Susan Sey lives and writes in St. Paul, MN, where she has two charming children, a lovely husband and an accidental prairie in her front yard. She’s dreamed of seeing her name on the cover of a book even longer than her neighbors have dreamed of seeing her mow the lawn.
Her Golden Heart winner MONEY, HONEY was published by Berkley Sensation July 2010. Her follow up novel, MONEY SHOT, will be released June 2011, thus proving that when it comes to dreams, unlikely isn’t the same as impossible. Though you may not want to share that with her neighbors, who still cherish hopes regarding her lawn.
A three-time Golden Heart finalist, Susan loves her family, ice cream and happy endings, in that order. She also loves to hear from readers, who can contact her at email@example.com.
Secret Service Agent Maria “Goose” di Guzman knows something about penance. A tragic mistake forced her to replace the dangerous, impulsive girl she’d been with someone better, smarter. Someone sexy, cool and utterly controlled. But one crack in her perfect façade lands Goose on tiny Mishkwa Island, investigating naked hippies, frisky moose, and a red hot park ranger who sees straight through her.
When Rush Guthrie traded in an elite military career to police his tiny island home town, he got a pretty good deal: a park ranger’s badge, a resurrected conscience, and signs of life from his MIA sense of humor. A guy couldn’t want anything more. But when Goose turns up--all sexy curves, sad eyes, and thorny questions--Rush realizes he can want more. A lot more.
While Goose pursues the island’s deepest secrets, Rush pursues the brave, funny woman inside all that careful perfection. But the truths they uncover put everything on the line--life, death and true love. And they’ll only get one shot at all of it.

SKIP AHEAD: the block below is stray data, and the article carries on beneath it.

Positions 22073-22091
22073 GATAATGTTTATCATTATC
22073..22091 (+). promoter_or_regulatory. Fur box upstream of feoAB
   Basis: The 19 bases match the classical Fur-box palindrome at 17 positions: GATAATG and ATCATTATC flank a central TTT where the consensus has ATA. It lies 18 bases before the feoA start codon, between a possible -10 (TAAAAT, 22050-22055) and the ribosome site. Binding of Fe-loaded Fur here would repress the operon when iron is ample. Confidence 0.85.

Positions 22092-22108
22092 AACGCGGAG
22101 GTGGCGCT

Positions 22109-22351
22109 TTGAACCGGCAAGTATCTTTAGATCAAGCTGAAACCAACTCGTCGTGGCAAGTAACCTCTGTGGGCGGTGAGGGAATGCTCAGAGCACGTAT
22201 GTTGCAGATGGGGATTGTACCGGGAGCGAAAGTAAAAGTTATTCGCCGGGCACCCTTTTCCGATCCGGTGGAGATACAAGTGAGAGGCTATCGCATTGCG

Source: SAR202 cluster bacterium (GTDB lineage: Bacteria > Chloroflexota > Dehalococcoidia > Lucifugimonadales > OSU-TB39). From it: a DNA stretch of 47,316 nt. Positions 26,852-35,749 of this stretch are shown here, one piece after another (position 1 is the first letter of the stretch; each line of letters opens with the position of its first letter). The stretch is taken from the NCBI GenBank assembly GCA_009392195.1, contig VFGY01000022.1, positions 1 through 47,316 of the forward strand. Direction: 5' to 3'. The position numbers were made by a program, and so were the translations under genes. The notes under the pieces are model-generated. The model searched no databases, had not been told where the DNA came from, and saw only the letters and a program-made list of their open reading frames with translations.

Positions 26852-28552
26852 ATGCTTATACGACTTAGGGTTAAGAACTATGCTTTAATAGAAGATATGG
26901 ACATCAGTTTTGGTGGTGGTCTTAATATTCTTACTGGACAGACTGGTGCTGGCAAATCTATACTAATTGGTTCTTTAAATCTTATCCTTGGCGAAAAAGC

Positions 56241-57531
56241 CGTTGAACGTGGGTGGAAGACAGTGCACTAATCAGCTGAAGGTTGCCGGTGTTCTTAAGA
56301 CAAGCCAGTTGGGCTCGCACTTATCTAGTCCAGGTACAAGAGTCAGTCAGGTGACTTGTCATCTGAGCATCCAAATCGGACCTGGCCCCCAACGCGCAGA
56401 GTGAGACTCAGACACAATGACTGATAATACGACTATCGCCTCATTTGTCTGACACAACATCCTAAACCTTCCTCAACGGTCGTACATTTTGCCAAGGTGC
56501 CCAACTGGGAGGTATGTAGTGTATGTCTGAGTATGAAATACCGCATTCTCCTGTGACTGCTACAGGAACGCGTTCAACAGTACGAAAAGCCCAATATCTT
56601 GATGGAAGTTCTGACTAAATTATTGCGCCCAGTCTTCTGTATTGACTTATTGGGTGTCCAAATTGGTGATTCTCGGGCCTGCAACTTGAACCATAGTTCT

CAT: Where do you read and how often?
SUSAN: Okay, if I confess this I don’t want any flack from the book police. I’m a stay at home mom and when it comes to squeezing in time for my favorite addiction (before even Diet Coke, and that’s saying something) I can be ruthless. So brace yourselves. Are you ready?
I read in the shower. Yeah, that’s right. I said *shower*. With the water on. I tried sitting in the dry shower but the kids caught on and now I have to actually be standing under the spray for them to leave me alone. It’s murder on a paperback, but so far my Kindle is holding up remarkably well.
CAT: What was the first story you remember writing?
SUSAN: Oh, my. I believe I tried my hand at a historical set during the American Revolution back when I was in middle school. A romance, of course. Remember the 80s? All those heaving bosoms and swashbuckling pirates? Man. Good times.
Anyway, I wrote maybe a chapter before I realized a) this writing gig was tougher than it looked. And b) I didn’t know my Revolutionary history all that well. Now I write contemporaries. And yeah, writing is still tougher than it looks.
CAT: What’s your favorite movie of all time?
SUSAN: I think I could watch Emma (the Gwyneth Paltrow version) forever. Jeremy Northam as Mr. Knightley? Yes, please.
CAT: What’s the first thing you do when you finish writing a book?
SUSAN: I panic because it’s so much easier to revise and polish than produce new pages. But there’s something so hopeful and optimistic about the blank page, too, especially after you’ve spent months fixing and polishing and correcting. Every time I fight my way clear of the last book’s tragic flaws I think to myself, “Okay, lesson learned. I’m never writing myself into that particular corner again.” Turns out there are limitless corners into which a girl can write herself if she’s really hell-bent on hosing up a perfectly good idea. And I bet I’ve spent time in 90% of them.